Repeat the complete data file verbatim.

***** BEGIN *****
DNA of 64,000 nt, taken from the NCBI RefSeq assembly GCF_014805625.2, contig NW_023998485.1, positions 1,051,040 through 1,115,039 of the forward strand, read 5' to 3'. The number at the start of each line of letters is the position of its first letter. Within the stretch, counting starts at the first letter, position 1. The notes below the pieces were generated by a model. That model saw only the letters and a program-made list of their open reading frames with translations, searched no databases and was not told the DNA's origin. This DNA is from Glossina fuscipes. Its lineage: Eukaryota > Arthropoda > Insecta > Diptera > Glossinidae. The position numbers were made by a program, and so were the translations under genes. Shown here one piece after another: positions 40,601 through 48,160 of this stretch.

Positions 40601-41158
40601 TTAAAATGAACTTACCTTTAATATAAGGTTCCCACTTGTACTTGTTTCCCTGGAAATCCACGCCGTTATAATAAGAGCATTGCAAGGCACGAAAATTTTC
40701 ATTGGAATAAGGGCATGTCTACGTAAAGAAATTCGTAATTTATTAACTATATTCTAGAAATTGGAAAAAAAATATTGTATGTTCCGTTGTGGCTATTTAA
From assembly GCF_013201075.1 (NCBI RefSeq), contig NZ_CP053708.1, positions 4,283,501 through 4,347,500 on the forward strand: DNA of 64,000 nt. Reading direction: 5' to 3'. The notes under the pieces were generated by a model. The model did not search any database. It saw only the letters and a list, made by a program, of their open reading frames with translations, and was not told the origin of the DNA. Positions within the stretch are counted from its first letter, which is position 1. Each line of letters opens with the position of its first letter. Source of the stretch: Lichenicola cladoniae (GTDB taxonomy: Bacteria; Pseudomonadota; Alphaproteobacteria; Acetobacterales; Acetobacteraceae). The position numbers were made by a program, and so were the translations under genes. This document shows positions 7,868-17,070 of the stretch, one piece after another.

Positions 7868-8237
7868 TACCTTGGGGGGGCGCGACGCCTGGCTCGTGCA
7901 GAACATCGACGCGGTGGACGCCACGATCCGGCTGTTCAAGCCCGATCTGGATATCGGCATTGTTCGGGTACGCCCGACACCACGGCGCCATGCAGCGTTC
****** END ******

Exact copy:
DNA of 64,000 nt, taken from the NCBI RefSeq assembly GCF_014805625.2, contig NW_023998485.1, positions 1,051,040 through 1,115,039 of the forward strand, read 5' to 3'. The number at the start of each line of letters is the position of its first letter. Within the stretch, counting starts at the first letter, position 1. The notes below the pieces were generated by a model. That model saw only the letters and a program-made list of their open reading frames with translations, searched no databases and was not told the DNA's origin. This DNA is from Glossina fuscipes. Its lineage: Eukaryota > Arthropoda > Insecta > Diptera > Glossinidae. The position numbers were made by a program, and so were the translations under genes. Shown here one piece after another: positions 40,601 through 48,160 of this stretch.

Positions 40601-41158
40601 TTAAAATGAACTTACCTTTAATATAAGGTTCCCACTTGTACTTGTTTCCCTGGAAATCCACGCCGTTATAATAAGAGCATTGCAAGGCACGAAAATTTTC
40701 ATTGGAATAAGGGCATGTCTACGTAAAGAAATTCGTAATTTATTAACTATATTCTAGAAATTGGAAAAAAAATATTGTATGTTCCGTTGTGGCTATTTAA
From assembly GCF_013201075.1 (NCBI RefSeq), contig NZ_CP053708.1, positions 4,283,501 through 4,347,500 on the forward strand: DNA of 64,000 nt. Reading direction: 5' to 3'. The notes under the pieces were generated by a model. The model did not search any database. It saw only the letters and a list, made by a program, of their open reading frames with translations, and was not told the origin of the DNA. Positions within the stretch are counted from its first letter, which is position 1. Each line of letters opens with the position of its first letter. Source of the stretch: Lichenicola cladoniae (GTDB taxonomy: Bacteria; Pseudomonadota; Alphaproteobacteria; Acetobacterales; Acetobacteraceae). The position numbers were made by a program, and so were the translations under genes. This document shows positions 7,868-17,070 of the stretch, one piece after another.

Positions 7868-8237
7868 TACCTTGGGGGGGCGCGACGCCTGGCTCGTGCA
7901 GAACATCGACGCGGTGGACGCCACGATCCGGCTGTTCAAGCCCGATCTGGATATCGGCATTGTTCGGGTACGCCCGACACCACGGCGCCATGCAGCGTTC